Once more into the ditch: Welsh revisits the economically depressed, heroin-sick slums of Edinburgh in this hefty prequel to Trainspotting (1993).
Much like that book, this one is a collection of episodic stories that roughly cohere as a novel, written mostly in Scottish dialect and illuminating the despair of its characters as Thatcher-era Great Britain disassembles the nation’s safety net. Again, the lead character is Mark Renton, a philosophical young man who seems poised to rise above his lower-middle-class station until heroin (i.e., skag) implodes him. Not long after he starts using, he’s dropped out of university and wants to quit drugs but not very badly—in one heartbreaking scene he admits to his girlfriend that he’s more interested in his relationship with heroin than with her. Shifting among various characters’ perspectives, Welsh shows how rapidly addiction sank Mark and his friends, but Welsh is no moralist, and he’s just as likely to mine their lives for humor as pathos. Desperate for consistent fixes, they pursue one harebrained scheme or other—a stint working as mules on a ferryboat goes particularly poorly—and their freewheeling banter shows that if nothing else, the drugs haven’t erased their personalities. Welsh’s themes are repetitive, and there is no reason why this book couldn’t be half as long. But it’s marked by some virtuosic set pieces. In one scene, an addict watches a group of boys drop a puppy down a garbage chute, and his distressing (and heavily metaphorical) trip into the Dumpster encapsulates the junkie’s journey with equal parts horror and comedy. And a lengthy rehab journal by Mark is a witty, fiery, joyously vulgar vision of life in detox, showing how his better self slowly emerges. But as we know from Trainspotting, such moments of redemption rarely last.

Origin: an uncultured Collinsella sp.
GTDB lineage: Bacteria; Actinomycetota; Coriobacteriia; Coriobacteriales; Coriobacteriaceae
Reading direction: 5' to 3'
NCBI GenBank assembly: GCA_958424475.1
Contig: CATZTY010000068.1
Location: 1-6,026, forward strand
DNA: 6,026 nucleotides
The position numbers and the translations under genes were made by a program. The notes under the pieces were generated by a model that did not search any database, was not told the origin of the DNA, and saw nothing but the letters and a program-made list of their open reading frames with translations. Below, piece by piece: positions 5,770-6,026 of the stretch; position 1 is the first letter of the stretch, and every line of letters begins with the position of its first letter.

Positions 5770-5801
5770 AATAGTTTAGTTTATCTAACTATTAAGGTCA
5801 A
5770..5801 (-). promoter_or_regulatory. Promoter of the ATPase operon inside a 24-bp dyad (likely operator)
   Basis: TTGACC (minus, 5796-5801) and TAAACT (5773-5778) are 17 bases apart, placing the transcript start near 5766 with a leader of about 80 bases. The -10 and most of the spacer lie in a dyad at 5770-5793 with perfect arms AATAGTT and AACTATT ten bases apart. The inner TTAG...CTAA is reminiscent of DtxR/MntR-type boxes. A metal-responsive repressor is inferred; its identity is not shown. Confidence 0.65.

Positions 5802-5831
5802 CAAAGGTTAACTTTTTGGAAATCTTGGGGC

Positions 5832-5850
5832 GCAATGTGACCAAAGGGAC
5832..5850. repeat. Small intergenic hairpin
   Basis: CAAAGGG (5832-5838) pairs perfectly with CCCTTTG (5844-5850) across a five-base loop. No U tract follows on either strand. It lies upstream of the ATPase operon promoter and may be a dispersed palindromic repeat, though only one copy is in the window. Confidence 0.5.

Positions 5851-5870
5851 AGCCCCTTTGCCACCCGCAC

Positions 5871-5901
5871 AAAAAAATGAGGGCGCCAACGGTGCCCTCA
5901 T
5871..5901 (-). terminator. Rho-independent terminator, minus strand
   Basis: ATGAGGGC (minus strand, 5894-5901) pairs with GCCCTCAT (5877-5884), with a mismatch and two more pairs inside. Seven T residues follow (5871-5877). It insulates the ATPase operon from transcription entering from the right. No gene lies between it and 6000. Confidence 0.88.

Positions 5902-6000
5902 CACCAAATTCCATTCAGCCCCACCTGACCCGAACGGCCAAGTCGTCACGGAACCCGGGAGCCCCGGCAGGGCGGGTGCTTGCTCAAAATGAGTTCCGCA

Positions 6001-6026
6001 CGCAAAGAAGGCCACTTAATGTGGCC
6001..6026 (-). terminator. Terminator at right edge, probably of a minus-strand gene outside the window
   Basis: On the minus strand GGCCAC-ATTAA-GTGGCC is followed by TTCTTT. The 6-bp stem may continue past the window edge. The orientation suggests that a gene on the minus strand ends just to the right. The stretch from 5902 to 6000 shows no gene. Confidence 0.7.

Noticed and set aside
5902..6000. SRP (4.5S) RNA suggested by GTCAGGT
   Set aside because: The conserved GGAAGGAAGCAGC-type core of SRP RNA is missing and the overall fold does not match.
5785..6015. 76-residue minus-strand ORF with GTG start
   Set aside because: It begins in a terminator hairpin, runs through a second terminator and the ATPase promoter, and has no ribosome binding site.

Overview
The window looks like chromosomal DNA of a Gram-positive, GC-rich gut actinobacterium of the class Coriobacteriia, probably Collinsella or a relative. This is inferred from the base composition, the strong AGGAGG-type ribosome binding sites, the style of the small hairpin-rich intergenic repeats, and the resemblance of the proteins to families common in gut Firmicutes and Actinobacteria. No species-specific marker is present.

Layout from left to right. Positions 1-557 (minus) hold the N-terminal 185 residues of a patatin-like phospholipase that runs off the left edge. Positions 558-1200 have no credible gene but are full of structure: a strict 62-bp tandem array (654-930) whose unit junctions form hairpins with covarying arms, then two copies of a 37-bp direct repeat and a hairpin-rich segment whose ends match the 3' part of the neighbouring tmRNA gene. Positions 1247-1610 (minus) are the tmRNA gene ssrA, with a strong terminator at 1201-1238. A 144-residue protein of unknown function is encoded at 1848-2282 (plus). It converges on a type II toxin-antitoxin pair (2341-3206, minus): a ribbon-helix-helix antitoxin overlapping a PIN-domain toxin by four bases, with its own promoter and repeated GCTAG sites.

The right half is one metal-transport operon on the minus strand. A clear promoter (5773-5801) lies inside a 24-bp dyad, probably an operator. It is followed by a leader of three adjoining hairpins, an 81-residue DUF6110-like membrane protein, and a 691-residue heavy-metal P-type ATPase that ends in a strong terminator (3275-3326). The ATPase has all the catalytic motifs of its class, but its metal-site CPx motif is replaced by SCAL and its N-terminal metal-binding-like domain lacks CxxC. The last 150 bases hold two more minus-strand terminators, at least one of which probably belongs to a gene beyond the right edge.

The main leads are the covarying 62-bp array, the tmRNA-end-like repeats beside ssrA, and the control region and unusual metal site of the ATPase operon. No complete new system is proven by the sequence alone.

Red meat for Welsh cultists, but a heavy load for anybody else.